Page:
06-06-2006, 04:03 PM #10
Yeah, Kaiser blows.
Had a compound Tib / Fib fracture. Was in a cast for like 4 months(can't remember how long really). Talk about atrophy, I could put both hands into my cast in the area where my leg used to be. I had been training for Cross Country season so had some muscle there. They wouldn't authorize phsycal therapy for me!?!?!? Still pisses me off thinking about it. WTF! It was also great sitting there for 6 hours with bone sticking out of my skin before they finally gave me anything for the pain. Finally blacked out from shock...
Very anti Kaiser and will never be a member of that place again.
Definitely watch out for the pre-existing condition deal when switching insurances.He who has the most fun wins!
06-06-2006, 04:46 PM #11
Thanks, all, again!
While Kaiser does indeed suck, some of the docs who work there are top notch. My Sports Med MD squeezed me in over her lunch break today for a 40-minute exam after I hyperextended my knee just getting out of bed. She's going to try to get me an earlier surgery date and talk to the surgeons for me to try to move things along. I can't imagine how great it would be to have her as my PMD.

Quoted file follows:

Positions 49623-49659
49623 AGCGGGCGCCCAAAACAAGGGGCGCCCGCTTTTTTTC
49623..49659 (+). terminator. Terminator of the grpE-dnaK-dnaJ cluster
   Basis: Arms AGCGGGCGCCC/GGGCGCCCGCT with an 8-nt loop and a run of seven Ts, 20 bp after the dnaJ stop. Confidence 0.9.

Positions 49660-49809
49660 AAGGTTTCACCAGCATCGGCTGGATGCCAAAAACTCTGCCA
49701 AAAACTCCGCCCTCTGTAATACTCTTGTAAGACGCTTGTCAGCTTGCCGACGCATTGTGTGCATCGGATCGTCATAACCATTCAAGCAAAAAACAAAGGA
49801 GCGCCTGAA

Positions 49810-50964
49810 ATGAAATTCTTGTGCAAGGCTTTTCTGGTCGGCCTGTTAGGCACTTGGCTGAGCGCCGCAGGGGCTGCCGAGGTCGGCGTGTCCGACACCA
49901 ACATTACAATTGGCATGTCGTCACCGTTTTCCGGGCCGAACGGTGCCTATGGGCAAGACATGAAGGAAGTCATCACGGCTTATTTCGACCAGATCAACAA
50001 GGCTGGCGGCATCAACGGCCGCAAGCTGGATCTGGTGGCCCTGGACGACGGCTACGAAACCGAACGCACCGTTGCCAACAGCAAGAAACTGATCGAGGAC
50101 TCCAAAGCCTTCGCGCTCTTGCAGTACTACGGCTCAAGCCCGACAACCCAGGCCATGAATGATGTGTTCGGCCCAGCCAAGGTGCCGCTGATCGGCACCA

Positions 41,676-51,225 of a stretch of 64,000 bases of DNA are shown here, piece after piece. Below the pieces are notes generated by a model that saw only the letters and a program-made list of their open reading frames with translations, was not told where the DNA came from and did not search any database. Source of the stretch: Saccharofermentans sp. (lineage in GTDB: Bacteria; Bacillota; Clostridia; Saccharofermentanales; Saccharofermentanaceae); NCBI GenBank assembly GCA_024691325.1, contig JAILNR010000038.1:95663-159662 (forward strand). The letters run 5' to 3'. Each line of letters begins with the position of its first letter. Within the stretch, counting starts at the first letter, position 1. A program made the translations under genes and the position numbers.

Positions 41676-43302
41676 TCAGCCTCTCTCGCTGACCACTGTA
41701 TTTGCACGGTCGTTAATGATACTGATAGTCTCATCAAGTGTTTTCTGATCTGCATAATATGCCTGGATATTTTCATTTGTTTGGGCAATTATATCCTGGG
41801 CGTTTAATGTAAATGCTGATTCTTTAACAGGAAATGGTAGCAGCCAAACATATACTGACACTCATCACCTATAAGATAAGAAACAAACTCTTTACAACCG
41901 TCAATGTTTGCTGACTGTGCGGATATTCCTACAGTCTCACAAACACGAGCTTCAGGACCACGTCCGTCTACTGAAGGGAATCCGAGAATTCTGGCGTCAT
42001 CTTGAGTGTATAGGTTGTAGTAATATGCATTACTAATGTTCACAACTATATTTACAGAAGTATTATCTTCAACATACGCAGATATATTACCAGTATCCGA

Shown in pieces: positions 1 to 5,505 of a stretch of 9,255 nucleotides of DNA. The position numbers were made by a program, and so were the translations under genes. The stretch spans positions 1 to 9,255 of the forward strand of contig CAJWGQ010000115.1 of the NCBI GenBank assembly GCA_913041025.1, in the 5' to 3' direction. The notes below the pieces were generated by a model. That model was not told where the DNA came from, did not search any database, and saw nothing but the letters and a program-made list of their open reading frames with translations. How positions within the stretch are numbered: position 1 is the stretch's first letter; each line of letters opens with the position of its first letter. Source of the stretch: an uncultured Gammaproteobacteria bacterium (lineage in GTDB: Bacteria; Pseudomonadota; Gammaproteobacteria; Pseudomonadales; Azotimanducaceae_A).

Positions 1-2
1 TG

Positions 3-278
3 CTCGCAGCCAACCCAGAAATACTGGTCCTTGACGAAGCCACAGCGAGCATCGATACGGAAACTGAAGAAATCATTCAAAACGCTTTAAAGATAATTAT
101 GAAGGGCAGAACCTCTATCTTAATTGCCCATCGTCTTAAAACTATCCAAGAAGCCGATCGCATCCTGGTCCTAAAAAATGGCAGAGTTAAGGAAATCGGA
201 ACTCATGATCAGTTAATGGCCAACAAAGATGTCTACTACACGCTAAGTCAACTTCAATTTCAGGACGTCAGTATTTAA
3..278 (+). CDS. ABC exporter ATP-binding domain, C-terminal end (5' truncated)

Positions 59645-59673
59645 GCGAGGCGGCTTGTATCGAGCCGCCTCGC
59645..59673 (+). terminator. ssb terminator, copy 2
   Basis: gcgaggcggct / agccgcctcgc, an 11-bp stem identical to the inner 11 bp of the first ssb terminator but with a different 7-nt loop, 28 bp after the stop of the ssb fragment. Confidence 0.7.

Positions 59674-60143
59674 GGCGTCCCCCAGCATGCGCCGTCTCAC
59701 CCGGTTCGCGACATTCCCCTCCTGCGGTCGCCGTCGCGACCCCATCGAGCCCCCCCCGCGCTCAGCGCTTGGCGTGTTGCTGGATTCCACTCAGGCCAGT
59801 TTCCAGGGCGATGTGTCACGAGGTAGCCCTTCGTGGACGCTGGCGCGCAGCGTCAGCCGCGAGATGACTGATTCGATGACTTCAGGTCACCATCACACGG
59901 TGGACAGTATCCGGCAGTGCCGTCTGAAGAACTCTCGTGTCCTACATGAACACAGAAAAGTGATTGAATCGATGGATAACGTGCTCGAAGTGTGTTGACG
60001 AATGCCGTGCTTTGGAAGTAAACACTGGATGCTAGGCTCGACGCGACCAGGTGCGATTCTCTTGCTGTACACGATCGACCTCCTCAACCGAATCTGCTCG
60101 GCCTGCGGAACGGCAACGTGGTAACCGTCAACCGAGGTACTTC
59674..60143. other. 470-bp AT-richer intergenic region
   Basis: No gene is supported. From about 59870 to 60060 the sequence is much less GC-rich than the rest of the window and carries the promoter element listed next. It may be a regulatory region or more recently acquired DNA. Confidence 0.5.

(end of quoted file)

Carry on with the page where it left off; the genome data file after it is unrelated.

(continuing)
That said, pre-existing conditions can certainly be a biatch, but fortunately the Berkeley grad student plan covers them if you've been continuously insured for the previous six months, so I'll have dual coverage for a while. And I just found out that my fellowship, which I was already stoked about, will cover my Blue Cross insurance premiums as well!
Kaiser did approve AFAIK unlimited pre- and post-surgical PT for me, so I won't ditch COBRA until I feel OK switching to the Blue Cross plan's $1000 per annum max.
And my PMD believes that all patient complaints should be treated with vicodin, which has worked out well for this injury. No joke, he's prescribed vicodin when I was having an ear pressure issue, a sore back (from a ski crash), and a black eye in the past--in all cases unneccessary. But in this case, I'm stoked to have a doc who will prescribe it when I need it. He even refilled it when I'd just had it stolen the day after I'd previously refilled it. I'll have to be my own guardian against getting addicted to this stuff.
Lesson learned: I will never choose Kaiser coverage again because of the way its bureacracy operates, despite being very happy with my providers there.